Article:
Please login to the form below

Not currently logged in
Email:
Password:

Roche says new RoActemra formulation passes clinical hurdle

Subcutaneous version of rheumatoid arthritis drug shows efficacy in phase III trial

Roche Basel Switzerland

A new subcutaneous formulation of Roche's rheumatoid arthritis drug RoActemra has shown efficacy in a phase III trial and could be ready for filing by the end of the year.

The new version of RoActemra (tocilizumab) - known as Actemra outside Europe - could provide a more patient-friendly alternative to the current intravenous formulation and open up the possibility of patients self-administering the drug at home.

The 1,262-patient SUMMACTA study showed that subcutaneous RoActemra given every two weeks was as effective as the current intravenous formulation delivered every four weeks, with a similar proportion of patients achieving a clinical response to treatment after 24 weeks.

Preliminary safety analysis also showed that the adverse event profiles of the two treatment groups were comparable, with no new clinically meaningful safety signals identified. 

A second phase III study called BREVACTA is due to generate data later this year, and if positive Roche will move ahead with plans to file for approval of the new version globally.

Roche is in the process of converting a number of its established biologics drugs to subcutaneous administration, thanks to its ongoing collaboration with drug delivery specialist Halozyme. 

Halozyme supplies a recombinant hyaluronidase enzyme that is used in tandem with a new delivery device to improve the delivery of large-molecule drugs, by increasing the volume of material that can be injected comfortably. The new formulations also allow Roche to extend the patent protection for its brand franchises.

In addition to RoActemra, Roche is also developing a subcutaneous formulation of breast cancer blockbuster Herceptin (trastuzumab) using the technology, providing a means of delivering the drug in a five-minute process rather than the 30-90 minutes needed for the current intravenous infusion. The new formulation has already been submitted for approval in Europe and the US.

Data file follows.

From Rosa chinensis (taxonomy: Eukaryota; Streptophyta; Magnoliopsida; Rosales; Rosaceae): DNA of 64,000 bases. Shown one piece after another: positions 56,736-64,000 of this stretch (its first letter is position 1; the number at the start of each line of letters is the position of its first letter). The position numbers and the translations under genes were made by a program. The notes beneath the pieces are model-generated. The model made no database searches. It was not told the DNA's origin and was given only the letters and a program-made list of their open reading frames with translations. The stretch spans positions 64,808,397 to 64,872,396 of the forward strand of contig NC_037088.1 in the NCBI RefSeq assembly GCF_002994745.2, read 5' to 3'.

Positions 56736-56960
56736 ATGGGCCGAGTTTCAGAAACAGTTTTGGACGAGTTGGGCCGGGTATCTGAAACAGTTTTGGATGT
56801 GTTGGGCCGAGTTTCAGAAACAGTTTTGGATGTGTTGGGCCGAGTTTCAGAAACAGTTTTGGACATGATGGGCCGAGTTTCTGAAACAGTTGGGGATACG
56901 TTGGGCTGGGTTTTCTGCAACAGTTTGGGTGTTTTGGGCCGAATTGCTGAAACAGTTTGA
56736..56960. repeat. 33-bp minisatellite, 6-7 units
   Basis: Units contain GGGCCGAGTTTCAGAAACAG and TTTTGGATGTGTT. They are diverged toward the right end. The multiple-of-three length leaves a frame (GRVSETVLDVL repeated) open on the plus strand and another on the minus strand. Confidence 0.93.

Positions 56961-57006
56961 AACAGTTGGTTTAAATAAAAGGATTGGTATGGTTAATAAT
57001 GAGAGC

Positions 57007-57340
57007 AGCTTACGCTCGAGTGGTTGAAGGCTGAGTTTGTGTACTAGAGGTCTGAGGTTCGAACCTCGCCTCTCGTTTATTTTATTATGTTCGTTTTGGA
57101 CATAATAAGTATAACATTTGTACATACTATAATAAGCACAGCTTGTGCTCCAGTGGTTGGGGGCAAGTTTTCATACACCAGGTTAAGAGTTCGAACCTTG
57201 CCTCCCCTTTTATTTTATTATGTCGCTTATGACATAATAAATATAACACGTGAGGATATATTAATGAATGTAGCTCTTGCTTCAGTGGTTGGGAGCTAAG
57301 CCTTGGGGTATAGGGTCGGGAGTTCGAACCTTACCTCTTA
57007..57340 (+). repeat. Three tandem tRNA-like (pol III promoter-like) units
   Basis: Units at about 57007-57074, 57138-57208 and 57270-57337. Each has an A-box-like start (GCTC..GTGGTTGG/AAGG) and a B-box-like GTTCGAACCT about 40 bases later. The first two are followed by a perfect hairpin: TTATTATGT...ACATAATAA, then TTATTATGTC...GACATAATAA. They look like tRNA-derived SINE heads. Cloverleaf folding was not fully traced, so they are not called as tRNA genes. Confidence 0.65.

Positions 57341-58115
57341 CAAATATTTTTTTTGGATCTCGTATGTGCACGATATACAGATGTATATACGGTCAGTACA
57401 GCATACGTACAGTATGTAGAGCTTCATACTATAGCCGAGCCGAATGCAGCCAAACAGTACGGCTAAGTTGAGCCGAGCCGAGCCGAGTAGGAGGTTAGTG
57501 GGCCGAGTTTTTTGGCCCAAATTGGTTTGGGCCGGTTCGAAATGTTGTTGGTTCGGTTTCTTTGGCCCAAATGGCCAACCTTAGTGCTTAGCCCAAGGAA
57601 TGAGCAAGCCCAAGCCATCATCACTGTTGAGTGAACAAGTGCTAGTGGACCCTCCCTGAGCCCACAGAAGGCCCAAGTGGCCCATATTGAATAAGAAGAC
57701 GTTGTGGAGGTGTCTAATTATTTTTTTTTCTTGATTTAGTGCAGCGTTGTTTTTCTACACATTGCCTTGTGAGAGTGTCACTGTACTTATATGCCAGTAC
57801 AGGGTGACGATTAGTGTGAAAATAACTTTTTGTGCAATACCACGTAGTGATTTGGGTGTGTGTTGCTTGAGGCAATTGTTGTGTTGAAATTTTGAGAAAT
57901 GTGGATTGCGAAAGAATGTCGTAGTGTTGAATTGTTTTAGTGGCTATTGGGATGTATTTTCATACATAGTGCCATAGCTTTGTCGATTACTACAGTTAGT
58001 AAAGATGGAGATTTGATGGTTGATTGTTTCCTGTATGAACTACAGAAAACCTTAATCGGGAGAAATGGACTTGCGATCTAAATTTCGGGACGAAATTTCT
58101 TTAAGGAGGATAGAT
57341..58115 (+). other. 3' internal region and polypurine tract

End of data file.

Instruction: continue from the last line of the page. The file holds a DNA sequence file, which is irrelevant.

Meanwhile, another drug getting the Halozyme treatment is cancer treatment Rituxan/MabThera (rituximab), with a new formulation entering phase III testing in February 2011.

4th May 2012

Share

PMEA Awards 2020

COVID-19 Updates and Daily News

Featured jobs

PMHub

Add my company
EPG Health

REACH, ENGAGE & MEASURE - Accomplish meaningful HCP engagement via Medthority, our trusted independent medical website. Support education and treatment...

Latest intelligence

Good design saves lives
Good design and creative thinking are essential if we are to improve on existing problems in new ways, which is why design and creativity within healthcare is vital. Health is...
Why you must understand the pricing of patient recruitment companies
Recruiting a diverse range of patients and engaging with them for your clinical trial isn’t an easy task, which means you might turn to patient recruitment companies, like us, who...
wearable health tech
A cultural shift in clinical research
Research organisations across the board are experimenting with new technologies...

Infographics